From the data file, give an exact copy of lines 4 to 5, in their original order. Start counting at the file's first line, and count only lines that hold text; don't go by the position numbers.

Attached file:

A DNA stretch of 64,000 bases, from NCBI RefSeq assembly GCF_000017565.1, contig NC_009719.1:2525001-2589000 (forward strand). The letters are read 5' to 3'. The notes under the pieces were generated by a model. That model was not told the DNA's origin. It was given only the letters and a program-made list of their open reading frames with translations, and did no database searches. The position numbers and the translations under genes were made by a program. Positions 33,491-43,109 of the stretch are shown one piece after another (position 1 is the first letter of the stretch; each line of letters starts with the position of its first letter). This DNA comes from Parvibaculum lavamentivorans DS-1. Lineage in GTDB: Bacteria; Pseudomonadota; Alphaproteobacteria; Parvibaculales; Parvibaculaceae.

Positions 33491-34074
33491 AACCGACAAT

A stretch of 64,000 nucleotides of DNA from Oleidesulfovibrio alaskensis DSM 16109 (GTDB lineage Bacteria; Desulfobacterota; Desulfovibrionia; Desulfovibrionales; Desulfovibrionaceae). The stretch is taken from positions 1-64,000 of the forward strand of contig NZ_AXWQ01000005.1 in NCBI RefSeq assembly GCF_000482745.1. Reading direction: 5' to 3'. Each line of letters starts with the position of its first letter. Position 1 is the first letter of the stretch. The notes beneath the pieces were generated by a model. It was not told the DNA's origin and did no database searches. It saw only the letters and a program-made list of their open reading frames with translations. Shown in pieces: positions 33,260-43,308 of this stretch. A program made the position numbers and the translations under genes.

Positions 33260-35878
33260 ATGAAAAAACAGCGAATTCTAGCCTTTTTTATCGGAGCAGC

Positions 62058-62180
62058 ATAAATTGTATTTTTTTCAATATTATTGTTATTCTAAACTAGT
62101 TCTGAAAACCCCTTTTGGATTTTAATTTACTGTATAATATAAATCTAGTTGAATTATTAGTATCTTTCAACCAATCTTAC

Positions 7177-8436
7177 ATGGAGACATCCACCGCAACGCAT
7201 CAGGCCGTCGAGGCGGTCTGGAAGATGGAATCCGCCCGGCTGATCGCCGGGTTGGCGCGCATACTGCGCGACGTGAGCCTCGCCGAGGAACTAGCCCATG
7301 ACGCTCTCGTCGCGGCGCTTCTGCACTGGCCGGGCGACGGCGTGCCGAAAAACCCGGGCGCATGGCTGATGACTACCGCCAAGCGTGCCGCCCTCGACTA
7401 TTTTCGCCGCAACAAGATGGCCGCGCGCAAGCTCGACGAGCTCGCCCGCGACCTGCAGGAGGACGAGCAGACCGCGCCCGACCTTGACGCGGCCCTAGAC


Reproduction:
A stretch of 64,000 nucleotides of DNA from Oleidesulfovibrio alaskensis DSM 16109 (GTDB lineage Bacteria; Desulfobacterota; Desulfovibrionia; Desulfovibrionales; Desulfovibrionaceae). The stretch is taken from positions 1-64,000 of the forward strand of contig NZ_AXWQ01000005.1 in NCBI RefSeq assembly GCF_000482745.1. Reading direction: 5' to 3'. Each line of letters starts with the position of its first letter. Position 1 is the first letter of the stretch. The notes beneath the pieces were generated by a model. It was not told the DNA's origin and did no database searches. It saw only the letters and a program-made list of their open reading frames with translations. Shown in pieces: positions 33,260-43,308 of this stretch. A program made the position numbers and the translations under genes.

Positions 33260-35878